KS&R Blogs


Segmentation is an ART, with a little SCIENCE mixed in. It is rarely the "answer", but when used appropriately, it can change the way you market and manage your business. If you look at it as a journey rather than a project, you are much more likely to be pleased with the outcome.

I recently took this segmentation journey alongside one of my key B2B clients. It was a three year adventure with a few peaks and valleys, but through the process we learned a lot about the business and ways to effectively move it forward.

Some of the lessons we learned along the way:

  • No detours. We established a roadmap early in the process; with buy-in from all stakeholders, including senior management. Our roadmap looked something like this…

  • It was easy to communicate, follow and execute. We had bumps along the way, but were always able to stay on course because we had prepared and sold the roadmap early in the process.

  • Understand what you know – and what you don’t know. You cannot underestimate the value of understanding business history when starting the segmentation journey. In this case, the business had at least five flavors of segmentation that had been applied over the last ten years. None of these flavors had stuck. Why had they failed? Was it an institutional problem or a methodology problem? We needed to understand the reasons "why" before we started the process; otherwise, we would be doomed to the same outcome.

  • Take the time to define your hypotheses. I know, I know, I know – who wants to sit around brainstorming hypotheses? For segmentation, it is critical. If you do not have a sense of what the segments "should" be – you are not ready for a segmentation journey. Time spent upfront to brainstorm and define the expected outcomes will ensure your success at the end.

  • Allow yourself to be surprised. There are many different scientific approaches to segmenting. Try them all. Be open to the possibility that your hypotheses could be flawed. Ours were. We learned through the process that one of our foundational assumptions was flawed; and in fact, an alternative set of variables, which we had paid much less attention to, was actually more effective at identifying and defining the segments.

  • Do not settle. Call it gut or intuition (or magic) – but you will know the "right" segmentation when it emerges from the data. We did. After weeks of running and re-running the variables, when the final framework surfaced from the data, our whole team knew that was it. How? After having immersed ourselves in the business and the data for months, we knew that the essence of what we were segmenting had been captured in the solution. We knew it was implement-able. We also knew that it was re-defining and potentially game-changing.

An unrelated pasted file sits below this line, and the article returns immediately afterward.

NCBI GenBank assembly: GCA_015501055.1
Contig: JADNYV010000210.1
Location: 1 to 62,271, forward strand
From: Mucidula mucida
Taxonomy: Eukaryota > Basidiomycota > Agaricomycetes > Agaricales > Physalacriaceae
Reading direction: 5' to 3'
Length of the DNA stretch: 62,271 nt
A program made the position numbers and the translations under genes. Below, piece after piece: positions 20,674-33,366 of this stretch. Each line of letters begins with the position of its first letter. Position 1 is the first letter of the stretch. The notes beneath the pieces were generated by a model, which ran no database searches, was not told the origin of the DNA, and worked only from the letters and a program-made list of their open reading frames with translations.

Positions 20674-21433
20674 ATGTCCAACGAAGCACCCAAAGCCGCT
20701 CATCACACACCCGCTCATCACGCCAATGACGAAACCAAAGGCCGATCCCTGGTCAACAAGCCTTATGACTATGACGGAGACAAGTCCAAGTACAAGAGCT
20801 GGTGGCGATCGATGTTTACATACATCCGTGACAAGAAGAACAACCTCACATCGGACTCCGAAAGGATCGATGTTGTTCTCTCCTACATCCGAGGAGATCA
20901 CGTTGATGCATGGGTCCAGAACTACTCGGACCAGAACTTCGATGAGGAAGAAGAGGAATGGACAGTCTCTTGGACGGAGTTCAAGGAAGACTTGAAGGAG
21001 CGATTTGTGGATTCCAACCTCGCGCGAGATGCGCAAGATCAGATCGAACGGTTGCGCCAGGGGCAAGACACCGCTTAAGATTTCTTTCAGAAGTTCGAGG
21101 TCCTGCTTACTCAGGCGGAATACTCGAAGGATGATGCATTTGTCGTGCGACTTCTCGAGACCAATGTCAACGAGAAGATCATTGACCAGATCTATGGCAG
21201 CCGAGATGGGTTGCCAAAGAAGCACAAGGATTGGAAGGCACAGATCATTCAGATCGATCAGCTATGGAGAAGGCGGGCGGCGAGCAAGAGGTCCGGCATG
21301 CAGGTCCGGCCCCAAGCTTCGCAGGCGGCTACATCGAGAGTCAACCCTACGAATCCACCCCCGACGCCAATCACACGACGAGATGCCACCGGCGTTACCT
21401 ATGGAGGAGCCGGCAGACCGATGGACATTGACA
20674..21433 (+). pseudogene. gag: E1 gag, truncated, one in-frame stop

• Do not let implementation issues destroy it. Implementation of segmentation is hard work. You must be practical. Understand the persona of the segments that have emerged as well as what distinguishes them. Be practical with how you score your customer database – it will not be perfect. For example, one of our defining variables was based on the nature of processes customers followed. There was not an exact metric in the customer database that could measure that specific variable. However, there were a number of variables in the database that were close, and in combination, could be used as a surrogate. We used the surrogate – and you know what, it got us close enough. The pursuit of perfection with segmentation is a pathway straight to failure. Compromise when needed; find a way to make it work.

Segmentation is oftentimes more ART than SCIENCE. The point is… Does it work? Does it move your business forward? Is it implementable? Consider KS&R the next time you decide to take this journey; you may be surprised what you discover along the way.

Jay Scott

Jay Scott

Jay answers the tough questions. He believes better information leads to better understanding, and his clients come back because they trust him to get it right. He is an innovator, looking for new ways to expand the research toolbox, whether by technology or methodology. With a broad understanding of qualitative, quantitative and design techniques, Jay is passionate about identifying business opportunities, creating new products and services, and bringing them to market. This dates back nearly 30 years when he led research that extended the product mix for key CPG brands. The lessons learned are now applied more frequently in B2B situations, including answering tough questions in e-commerce, global transportation, supply chain and logistics. Jay holds a Master's of Marketing Research (MMR) from the University of Georgia. When not at work, you can often find Jay watching his daughter's soccer games or sneaking out of town to catch the Atlanta Braves.